EXPERT VOICES

Timely insight on cancer topics from the experts of the American Cancer Society

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Otis W. Brawley (3 posts)  RSS

Weighing the Benefits and Risks of Lung Cancer Screening

January 11, 2013

By Otis W. Brawley, MD, FACP

 

This week the American Cancer Society announces its lung cancer screening guidelines. In short, we recommend that health care professionals with access to high-quality lung cancer screening and treatment centers should discuss screening with healthy patients aged 55 years to 74 years who have at least a 30-year history of pack-a-day cigarette smoking and who currently smoke or have quit within the past 15 years. The health care professional and patient should discuss all the known benefits and known harms associated with lung cancer screening.

These guidelines were developed after a meticulous process in which a group of cancer screening and treatment experts reviewed all the major lung cancer screening studies that have been published over the past several decades.  More...

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Lung Cancer | Otis W. Brawley

The Prostate Cancer Quandary

October 05, 2011

EDITOR'S NOTE: This blog was originally published on June 29. Due to recent questions on this topic, it's been reposted. News reports say the United States Preventive Services Task Force will next week release new recommendations saying that healthy men should no longer receive a PSA blood test to screen for prostate cancer. Reports say the USPSTF will say the test does not save lives and often leads to more tests and treatments that needlessly cause pain, impotence and incontinence. Otis W. Brawley, M.D., chief medical officer of the American Cancer Society, says the Society cannot comment on the evidence review or on the recommendations until they are made public.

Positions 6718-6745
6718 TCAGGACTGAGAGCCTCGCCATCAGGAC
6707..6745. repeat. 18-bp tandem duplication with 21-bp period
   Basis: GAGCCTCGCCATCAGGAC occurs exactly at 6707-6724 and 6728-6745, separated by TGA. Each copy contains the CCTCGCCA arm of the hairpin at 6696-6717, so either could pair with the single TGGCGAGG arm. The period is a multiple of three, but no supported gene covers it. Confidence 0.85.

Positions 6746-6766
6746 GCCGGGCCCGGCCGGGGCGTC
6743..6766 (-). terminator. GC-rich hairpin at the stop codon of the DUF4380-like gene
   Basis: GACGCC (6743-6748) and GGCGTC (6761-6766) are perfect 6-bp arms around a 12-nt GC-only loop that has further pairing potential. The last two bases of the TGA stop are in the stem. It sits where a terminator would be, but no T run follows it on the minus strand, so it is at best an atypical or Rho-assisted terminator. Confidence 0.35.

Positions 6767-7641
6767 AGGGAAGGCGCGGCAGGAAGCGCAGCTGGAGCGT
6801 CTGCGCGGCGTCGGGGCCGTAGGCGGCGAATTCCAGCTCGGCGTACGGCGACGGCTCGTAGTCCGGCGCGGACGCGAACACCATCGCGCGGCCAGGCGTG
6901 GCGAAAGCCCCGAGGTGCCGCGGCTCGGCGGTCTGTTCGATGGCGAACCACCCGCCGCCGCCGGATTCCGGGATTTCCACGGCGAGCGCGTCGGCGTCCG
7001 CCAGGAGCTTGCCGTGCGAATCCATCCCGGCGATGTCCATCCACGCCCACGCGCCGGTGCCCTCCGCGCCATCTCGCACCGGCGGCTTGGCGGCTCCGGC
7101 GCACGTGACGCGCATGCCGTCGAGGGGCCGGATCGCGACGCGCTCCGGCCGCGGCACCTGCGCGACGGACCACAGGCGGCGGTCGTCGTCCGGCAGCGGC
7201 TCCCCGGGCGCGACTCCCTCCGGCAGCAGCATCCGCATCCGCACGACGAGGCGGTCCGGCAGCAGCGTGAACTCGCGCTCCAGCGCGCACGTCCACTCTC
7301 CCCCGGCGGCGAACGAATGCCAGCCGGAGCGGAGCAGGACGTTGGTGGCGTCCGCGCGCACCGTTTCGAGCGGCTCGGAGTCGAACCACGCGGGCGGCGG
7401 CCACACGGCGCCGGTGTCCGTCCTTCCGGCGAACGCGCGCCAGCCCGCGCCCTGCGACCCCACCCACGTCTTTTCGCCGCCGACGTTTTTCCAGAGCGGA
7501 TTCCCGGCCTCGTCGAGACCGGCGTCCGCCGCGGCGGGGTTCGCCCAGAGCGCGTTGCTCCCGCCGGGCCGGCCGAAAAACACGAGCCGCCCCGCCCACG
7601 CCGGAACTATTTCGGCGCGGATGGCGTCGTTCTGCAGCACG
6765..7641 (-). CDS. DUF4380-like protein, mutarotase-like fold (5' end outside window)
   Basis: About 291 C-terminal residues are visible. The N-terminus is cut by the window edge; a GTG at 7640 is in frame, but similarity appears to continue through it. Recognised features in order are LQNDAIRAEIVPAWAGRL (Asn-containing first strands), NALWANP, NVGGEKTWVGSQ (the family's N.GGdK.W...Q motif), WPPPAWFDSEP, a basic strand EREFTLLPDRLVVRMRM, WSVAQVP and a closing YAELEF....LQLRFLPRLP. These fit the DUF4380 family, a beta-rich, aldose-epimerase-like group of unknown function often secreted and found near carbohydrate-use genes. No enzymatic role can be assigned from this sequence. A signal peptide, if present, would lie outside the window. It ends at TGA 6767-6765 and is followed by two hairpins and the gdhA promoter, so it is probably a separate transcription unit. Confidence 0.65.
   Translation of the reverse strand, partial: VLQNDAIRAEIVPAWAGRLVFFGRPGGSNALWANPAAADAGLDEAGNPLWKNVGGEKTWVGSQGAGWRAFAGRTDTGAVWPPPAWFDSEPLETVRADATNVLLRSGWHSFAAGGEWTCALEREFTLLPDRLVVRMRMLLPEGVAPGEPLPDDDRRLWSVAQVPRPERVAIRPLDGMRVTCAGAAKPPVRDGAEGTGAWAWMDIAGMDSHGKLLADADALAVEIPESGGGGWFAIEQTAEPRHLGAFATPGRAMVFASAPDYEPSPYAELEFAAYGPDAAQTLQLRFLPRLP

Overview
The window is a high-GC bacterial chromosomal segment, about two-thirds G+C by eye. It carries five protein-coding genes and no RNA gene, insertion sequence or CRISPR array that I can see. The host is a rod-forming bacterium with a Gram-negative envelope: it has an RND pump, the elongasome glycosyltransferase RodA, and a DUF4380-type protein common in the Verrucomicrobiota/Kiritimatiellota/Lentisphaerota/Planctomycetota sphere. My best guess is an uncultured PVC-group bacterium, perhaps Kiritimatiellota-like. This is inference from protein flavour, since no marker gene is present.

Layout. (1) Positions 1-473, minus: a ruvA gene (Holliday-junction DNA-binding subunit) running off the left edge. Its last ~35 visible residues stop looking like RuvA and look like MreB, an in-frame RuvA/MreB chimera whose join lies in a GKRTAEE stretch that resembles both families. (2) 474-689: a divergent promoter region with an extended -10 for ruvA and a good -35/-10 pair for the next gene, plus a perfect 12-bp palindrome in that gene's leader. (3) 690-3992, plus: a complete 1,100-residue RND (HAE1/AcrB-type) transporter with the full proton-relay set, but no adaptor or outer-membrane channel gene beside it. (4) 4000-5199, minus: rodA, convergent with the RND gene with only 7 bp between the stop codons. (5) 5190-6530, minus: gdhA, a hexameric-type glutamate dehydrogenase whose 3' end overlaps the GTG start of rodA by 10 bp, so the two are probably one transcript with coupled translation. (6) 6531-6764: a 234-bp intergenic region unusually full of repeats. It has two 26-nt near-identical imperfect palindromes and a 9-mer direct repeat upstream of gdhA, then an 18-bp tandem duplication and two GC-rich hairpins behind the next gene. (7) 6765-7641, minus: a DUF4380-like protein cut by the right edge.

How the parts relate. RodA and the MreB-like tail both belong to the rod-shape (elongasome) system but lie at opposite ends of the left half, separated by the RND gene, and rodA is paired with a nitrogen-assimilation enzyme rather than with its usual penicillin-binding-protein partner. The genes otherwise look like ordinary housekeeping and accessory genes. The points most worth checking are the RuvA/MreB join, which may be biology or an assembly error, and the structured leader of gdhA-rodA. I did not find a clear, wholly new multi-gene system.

By Otis W. Brawley, MD, FACP

 

 

Prostate cancer is a major public health problem.   The American Cancer Society estimates that 240,890 American men will be diagnosed with prostate cancer in 2011 and 33.720 will die of it.  It is the second leading cause of cancer death among men, only surpassed by lung cancer. 

 

Prostate cancer screening became common in the U.S. in the early 1990s and dramatically changed the demographic of cancer in the U.S. Prostate cancer quickly became the most commonly diagnosed non-skin cancer.  Today an American male has a lifetime risk of prostate cancer diagnosis of about 1 in 6 and a lifetime risk of dying of only 1 in 36. In Western European countries where screening is not common, the lifetime risk of prostate cancer diagnosis is much lower, about 1 in 10, and the lifetime risk of death is the same.

 

Screening began without the completion of the scientific research to show that it saves lives. For most advocates of screening and aggressive treatment, there was and is a desire to do something that might be beneficial to the population of men at risk. Unfortunately, the history of medicine is filled with examples of physicians "jumping the gun" and using possible interventions before they are fully evaluated. More...

Funding the Best Science Helps Us All

August 09, 2011

By Otis W. Brawley, MD, FACP


From time to time, I encounter advocates for research in certain diseases. These are people who want better answers for a specific cancer. Oftentimes these folks or a relative has had that particular cancer.  They often ask, why is so little money spent on pancreatic cancer, ovarian cancer, or even lung cancer?   Why can't we spend more? These are reasonable questions, and I want to try to address them in this piece. 


First I caution against what I call "disease Olympics."  This is when advocates for one disease try to increase funding for their disease by decreasing funding for another disease. I have often seen this in my 25 years as an oncologist, researcher, and scientific administrator. I would point out that 90% of the grants that are submitted and judged worthy of funding to the National Cancer Institute, American Cancer Society, and other research-funding organizations are not funded due only to a lack of money. I believe the wise advocate tries to get more money for all cancer research and does not try to undermine another disease in favor of the disease that he or she is interested in. More...

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